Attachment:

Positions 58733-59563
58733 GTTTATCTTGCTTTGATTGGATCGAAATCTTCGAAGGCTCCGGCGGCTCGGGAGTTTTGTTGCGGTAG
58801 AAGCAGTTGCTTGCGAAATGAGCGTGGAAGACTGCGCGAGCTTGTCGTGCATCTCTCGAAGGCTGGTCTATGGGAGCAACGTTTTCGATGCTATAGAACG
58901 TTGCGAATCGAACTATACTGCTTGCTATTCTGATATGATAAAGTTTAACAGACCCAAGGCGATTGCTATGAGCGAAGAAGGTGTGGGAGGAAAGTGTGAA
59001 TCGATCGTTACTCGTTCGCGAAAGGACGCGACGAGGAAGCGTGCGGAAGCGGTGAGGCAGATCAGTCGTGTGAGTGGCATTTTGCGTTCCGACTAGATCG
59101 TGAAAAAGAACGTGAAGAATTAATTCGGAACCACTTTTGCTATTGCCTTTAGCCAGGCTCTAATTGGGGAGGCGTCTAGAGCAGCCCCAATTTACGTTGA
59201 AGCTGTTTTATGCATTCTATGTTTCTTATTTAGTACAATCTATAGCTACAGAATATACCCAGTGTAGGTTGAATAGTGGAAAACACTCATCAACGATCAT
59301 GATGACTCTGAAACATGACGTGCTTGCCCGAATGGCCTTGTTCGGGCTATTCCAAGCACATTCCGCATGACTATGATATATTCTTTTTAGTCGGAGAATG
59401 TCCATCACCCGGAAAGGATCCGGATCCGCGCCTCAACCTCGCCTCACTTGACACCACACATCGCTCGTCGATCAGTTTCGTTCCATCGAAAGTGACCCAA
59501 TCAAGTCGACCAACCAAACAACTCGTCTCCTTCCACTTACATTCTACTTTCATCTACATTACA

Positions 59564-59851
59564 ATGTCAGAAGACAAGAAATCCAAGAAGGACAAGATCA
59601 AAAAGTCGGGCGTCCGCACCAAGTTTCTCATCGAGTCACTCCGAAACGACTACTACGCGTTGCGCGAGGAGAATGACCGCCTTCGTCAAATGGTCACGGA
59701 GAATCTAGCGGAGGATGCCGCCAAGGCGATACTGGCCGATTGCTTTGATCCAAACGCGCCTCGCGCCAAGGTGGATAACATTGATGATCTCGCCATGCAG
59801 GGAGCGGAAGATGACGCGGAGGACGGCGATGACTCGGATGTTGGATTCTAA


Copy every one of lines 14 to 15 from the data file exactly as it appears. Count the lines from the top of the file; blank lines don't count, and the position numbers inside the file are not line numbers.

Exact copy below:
59701 GAATCTAGCGGAGGATGCCGCCAAGGCGATACTGGCCGATTGCTTTGATCCAAACGCGCCTCGCGCCAAGGTGGATAACATTGATGATCTCGCCATGCAG
59801 GGAGCGGAAGATGACGCGGAGGACGGCGATGACTCGGATGTTGGATTCTAA